But U.P. senator’s campaign struck back at Allen’s charge that the Escanaba Republican has colluded with unions, pointing to home health care legislation Allen sponsored in 2009 that has been linked to a dues-skimming scheme the Service Employees International Union orchestrated under then-Democratic Gov. Jennifer Granholm.

“If he's looking for someone who has a questionable and cozy relationship with big labor unions he should look in the mirror,” Casperson said in a statement.

During this battling, Casperson has opened a new front.

On Tuesday, he launched a TV commercial that claimed Bergman was a lobbying for Education Management Corp., a for-profit college that paid the federal government $95 million in 2015 for consumer fraud. U.S. Attorney General Loretta Lynch called the firm a “recruitment mill” that targeted veterans to enroll them in college courses and rake in federal grants.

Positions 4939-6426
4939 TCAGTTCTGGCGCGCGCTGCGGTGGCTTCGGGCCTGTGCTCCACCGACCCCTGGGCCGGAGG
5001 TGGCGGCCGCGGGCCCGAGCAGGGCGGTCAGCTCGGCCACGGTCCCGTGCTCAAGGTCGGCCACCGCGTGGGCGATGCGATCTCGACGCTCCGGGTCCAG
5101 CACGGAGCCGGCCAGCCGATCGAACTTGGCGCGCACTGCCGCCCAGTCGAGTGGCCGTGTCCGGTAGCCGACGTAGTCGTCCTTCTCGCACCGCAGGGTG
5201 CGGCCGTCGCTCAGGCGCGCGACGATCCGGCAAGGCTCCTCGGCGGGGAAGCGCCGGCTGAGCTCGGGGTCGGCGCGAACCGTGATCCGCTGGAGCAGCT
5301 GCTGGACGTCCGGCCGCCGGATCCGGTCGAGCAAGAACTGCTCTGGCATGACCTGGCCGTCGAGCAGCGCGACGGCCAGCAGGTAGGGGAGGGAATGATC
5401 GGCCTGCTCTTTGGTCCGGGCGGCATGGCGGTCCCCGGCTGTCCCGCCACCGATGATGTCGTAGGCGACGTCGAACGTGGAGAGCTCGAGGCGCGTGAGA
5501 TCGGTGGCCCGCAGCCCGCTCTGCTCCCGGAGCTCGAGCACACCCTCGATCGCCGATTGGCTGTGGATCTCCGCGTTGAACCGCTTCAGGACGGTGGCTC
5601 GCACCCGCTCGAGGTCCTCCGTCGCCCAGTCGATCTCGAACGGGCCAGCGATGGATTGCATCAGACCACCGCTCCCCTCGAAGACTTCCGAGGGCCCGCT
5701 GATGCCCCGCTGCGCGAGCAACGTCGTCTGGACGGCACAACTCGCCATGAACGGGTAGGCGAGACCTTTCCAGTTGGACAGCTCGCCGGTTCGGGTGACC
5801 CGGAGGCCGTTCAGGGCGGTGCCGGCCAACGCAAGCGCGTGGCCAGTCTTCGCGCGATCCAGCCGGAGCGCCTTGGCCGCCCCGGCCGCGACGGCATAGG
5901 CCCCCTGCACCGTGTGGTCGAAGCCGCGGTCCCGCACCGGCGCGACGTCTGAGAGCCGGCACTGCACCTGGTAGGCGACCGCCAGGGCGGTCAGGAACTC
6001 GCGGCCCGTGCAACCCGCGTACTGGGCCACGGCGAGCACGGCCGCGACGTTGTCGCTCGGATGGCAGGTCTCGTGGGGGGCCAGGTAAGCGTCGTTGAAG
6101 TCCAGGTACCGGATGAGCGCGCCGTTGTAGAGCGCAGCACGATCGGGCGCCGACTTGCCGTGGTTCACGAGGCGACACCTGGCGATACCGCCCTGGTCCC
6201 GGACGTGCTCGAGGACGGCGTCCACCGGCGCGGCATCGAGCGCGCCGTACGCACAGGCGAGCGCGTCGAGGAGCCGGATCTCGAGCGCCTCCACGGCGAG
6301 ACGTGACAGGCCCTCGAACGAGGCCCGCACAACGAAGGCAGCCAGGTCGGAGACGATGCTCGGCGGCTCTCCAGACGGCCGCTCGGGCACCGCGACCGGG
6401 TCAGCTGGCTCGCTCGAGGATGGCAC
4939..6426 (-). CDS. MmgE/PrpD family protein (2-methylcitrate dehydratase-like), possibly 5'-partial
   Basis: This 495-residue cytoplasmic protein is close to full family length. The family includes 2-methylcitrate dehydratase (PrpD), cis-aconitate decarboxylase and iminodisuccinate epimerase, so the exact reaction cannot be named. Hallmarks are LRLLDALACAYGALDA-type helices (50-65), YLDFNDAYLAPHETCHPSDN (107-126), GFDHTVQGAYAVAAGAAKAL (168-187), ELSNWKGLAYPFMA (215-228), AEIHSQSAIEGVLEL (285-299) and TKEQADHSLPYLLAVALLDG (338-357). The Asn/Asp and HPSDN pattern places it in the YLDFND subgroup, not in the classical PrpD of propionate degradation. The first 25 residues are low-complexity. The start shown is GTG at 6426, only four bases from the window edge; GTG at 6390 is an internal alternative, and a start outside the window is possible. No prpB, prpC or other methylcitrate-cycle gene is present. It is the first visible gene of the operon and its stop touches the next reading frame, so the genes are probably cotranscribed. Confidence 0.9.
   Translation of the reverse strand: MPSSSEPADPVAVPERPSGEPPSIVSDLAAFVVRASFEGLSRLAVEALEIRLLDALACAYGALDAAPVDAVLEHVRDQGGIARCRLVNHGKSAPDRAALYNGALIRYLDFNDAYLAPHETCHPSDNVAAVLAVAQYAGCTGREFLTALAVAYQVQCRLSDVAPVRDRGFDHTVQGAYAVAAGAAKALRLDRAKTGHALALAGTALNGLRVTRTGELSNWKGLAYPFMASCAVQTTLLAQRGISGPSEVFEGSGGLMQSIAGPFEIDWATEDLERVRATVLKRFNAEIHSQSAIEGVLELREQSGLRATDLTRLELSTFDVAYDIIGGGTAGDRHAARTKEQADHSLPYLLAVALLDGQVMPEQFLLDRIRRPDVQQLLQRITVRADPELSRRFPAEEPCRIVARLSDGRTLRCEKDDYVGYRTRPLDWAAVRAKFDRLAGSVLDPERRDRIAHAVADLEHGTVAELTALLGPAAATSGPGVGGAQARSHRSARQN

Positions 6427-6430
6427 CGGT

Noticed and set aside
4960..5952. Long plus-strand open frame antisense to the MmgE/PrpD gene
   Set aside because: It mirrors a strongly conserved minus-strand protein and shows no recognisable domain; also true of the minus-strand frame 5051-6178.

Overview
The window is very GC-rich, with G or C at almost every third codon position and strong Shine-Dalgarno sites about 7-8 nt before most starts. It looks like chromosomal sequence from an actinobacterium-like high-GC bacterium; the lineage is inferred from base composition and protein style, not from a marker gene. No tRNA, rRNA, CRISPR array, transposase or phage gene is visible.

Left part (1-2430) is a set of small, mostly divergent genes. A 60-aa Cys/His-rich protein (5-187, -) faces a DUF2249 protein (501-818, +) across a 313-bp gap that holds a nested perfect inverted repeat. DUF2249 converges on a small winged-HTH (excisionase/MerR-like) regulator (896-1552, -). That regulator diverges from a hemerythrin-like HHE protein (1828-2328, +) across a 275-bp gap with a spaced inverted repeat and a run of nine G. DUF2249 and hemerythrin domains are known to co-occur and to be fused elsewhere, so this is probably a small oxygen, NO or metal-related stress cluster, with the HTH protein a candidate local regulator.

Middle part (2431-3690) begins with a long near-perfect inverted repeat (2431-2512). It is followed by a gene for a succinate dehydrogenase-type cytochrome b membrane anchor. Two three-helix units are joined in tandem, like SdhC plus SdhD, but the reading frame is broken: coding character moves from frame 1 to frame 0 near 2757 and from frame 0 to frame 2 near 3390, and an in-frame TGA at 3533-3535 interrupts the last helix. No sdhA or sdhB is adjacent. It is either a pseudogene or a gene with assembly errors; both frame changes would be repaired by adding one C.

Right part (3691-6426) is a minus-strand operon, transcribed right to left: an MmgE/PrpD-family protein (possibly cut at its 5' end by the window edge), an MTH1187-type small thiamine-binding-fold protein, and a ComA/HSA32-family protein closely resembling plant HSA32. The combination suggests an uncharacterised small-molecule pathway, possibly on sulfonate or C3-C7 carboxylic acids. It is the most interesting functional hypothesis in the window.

Bergman denied he was ever a lobbyist or had any ownership in the college.

“I was hired on to fix the infractions,” Bergman said. “I was not part of the group that made the infractions.”

Bergman said he was hired as a consultant to improve the company’s higher education opportunities for veterans between February 2012 and July 2013.

“Did I have a meeting or two over the course of 18 months in Washington, D.C.? Absolutely,” Bergman said. “But I wasn’t lobbying senators or congressmen.”

Bergman’s campaign has called on Casperson to take down the TV ad.

“Tom Casperson was caught lying once before, and he’s been caught lying again,” Bergman campaign manager Tony Lis said in a statement.

Lis’ claims about Casperson getting caught lying was an apparent reference to Casperson’s November 2013 public apology for using a fictional story about a menacing wolf in Ironwood to advance debate on wolf-hunting in the U.P.

Allen, Casperson and Bergman are vying for the Republican nomination to face off against likely Democratic nominee Lon Johnson for a seat being vacated by retiring U.S. Rep. Dan Benishek, R-Crystal Falls.

clivengood@detroitnews.com

(517) 371-3661

Twitter: @ChadLivengood